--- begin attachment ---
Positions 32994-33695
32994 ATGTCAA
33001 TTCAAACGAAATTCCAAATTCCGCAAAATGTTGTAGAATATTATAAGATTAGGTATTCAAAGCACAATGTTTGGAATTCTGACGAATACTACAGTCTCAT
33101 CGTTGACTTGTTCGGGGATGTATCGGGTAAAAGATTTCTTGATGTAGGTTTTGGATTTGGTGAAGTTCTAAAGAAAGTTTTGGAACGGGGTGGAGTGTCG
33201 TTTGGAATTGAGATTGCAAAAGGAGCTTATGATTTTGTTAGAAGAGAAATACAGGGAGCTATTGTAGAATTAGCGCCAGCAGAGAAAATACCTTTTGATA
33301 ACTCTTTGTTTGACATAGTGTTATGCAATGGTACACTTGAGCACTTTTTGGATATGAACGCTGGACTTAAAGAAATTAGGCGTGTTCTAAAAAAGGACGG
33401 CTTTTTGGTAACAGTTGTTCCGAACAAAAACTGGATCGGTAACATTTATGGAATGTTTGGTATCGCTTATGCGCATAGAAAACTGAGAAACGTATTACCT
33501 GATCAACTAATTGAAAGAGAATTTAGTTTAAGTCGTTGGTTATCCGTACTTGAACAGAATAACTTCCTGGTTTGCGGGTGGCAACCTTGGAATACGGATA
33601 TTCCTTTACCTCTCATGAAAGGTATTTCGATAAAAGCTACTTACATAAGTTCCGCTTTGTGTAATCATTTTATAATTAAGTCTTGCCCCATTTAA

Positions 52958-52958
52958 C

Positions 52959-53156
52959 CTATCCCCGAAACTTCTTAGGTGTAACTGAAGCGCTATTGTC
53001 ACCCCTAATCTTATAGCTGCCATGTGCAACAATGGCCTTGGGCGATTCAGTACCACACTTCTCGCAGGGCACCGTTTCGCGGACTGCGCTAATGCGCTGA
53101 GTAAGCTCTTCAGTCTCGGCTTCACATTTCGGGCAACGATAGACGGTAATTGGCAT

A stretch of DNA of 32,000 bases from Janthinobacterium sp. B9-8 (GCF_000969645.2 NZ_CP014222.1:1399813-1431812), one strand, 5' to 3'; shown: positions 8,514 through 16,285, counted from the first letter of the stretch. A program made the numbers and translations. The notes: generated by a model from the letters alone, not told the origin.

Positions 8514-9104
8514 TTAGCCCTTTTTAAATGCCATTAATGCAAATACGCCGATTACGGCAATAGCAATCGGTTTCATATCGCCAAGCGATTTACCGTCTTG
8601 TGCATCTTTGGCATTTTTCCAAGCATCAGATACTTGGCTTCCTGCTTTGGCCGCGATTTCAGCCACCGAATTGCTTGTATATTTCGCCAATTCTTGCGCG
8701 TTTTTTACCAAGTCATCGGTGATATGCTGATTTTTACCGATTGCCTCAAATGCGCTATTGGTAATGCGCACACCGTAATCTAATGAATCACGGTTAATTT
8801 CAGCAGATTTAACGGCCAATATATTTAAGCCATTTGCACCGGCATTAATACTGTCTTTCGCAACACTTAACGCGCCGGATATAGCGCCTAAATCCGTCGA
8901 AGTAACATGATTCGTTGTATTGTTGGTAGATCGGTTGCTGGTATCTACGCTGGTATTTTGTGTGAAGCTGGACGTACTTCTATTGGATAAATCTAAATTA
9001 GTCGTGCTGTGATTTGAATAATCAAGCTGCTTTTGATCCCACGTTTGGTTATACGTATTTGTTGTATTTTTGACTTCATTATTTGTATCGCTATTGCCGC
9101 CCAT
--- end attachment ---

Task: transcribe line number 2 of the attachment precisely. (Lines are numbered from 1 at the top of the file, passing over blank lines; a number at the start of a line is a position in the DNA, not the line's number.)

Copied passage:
32994 ATGTCAA